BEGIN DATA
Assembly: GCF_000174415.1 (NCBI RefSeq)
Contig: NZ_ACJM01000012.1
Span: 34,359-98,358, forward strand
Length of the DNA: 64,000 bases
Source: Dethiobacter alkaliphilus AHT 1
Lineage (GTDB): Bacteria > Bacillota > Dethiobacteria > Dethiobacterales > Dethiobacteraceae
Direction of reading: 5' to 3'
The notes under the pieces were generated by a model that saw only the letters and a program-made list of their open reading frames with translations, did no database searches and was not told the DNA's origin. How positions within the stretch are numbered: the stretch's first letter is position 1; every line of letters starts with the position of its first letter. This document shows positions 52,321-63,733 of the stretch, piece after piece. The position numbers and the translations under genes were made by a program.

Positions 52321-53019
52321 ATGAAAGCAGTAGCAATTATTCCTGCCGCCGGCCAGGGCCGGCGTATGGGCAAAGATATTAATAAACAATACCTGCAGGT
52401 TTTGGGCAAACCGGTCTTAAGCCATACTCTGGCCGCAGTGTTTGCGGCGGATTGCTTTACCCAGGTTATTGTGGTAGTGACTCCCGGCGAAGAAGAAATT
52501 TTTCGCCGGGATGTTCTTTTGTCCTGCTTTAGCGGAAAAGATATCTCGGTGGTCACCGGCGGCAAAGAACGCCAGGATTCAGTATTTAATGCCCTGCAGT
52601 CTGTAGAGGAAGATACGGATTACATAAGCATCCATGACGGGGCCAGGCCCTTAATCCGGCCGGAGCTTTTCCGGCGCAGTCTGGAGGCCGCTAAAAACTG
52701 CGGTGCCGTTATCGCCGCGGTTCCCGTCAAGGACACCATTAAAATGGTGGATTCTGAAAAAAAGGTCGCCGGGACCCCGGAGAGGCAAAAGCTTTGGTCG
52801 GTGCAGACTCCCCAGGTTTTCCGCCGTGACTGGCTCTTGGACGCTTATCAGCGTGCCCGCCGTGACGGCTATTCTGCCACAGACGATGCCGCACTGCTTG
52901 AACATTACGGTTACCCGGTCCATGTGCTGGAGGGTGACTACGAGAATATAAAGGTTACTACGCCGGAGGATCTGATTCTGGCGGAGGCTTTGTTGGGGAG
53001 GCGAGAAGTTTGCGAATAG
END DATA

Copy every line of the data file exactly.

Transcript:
Assembly: GCF_000174415.1 (NCBI RefSeq)
Contig: NZ_ACJM01000012.1
Span: 34,359-98,358, forward strand
Length of the DNA: 64,000 bases
Source: Dethiobacter alkaliphilus AHT 1
Lineage (GTDB): Bacteria > Bacillota > Dethiobacteria > Dethiobacterales > Dethiobacteraceae
Direction of reading: 5' to 3'
The notes under the pieces were generated by a model that saw only the letters and a program-made list of their open reading frames with translations, did no database searches and was not told the DNA's origin. How positions within the stretch are numbered: the stretch's first letter is position 1; every line of letters starts with the position of its first letter. This document shows positions 52,321-63,733 of the stretch, piece after piece. The position numbers and the translations under genes were made by a program.

Positions 52321-53019
52321 ATGAAAGCAGTAGCAATTATTCCTGCCGCCGGCCAGGGCCGGCGTATGGGCAAAGATATTAATAAACAATACCTGCAGGT
52401 TTTGGGCAAACCGGTCTTAAGCCATACTCTGGCCGCAGTGTTTGCGGCGGATTGCTTTACCCAGGTTATTGTGGTAGTGACTCCCGGCGAAGAAGAAATT
52501 TTTCGCCGGGATGTTCTTTTGTCCTGCTTTAGCGGAAAAGATATCTCGGTGGTCACCGGCGGCAAAGAACGCCAGGATTCAGTATTTAATGCCCTGCAGT
52601 CTGTAGAGGAAGATACGGATTACATAAGCATCCATGACGGGGCCAGGCCCTTAATCCGGCCGGAGCTTTTCCGGCGCAGTCTGGAGGCCGCTAAAAACTG
52701 CGGTGCCGTTATCGCCGCGGTTCCCGTCAAGGACACCATTAAAATGGTGGATTCTGAAAAAAAGGTCGCCGGGACCCCGGAGAGGCAAAAGCTTTGGTCG
52801 GTGCAGACTCCCCAGGTTTTCCGCCGTGACTGGCTCTTGGACGCTTATCAGCGTGCCCGCCGTGACGGCTATTCTGCCACAGACGATGCCGCACTGCTTG
52901 AACATTACGGTTACCCGGTCCATGTGCTGGAGGGTGACTACGAGAATATAAAGGTTACTACGCCGGAGGATCTGATTCTGGCGGAGGCTTTGTTGGGGAG
53001 GCGAGAAGTTTGCGAATAG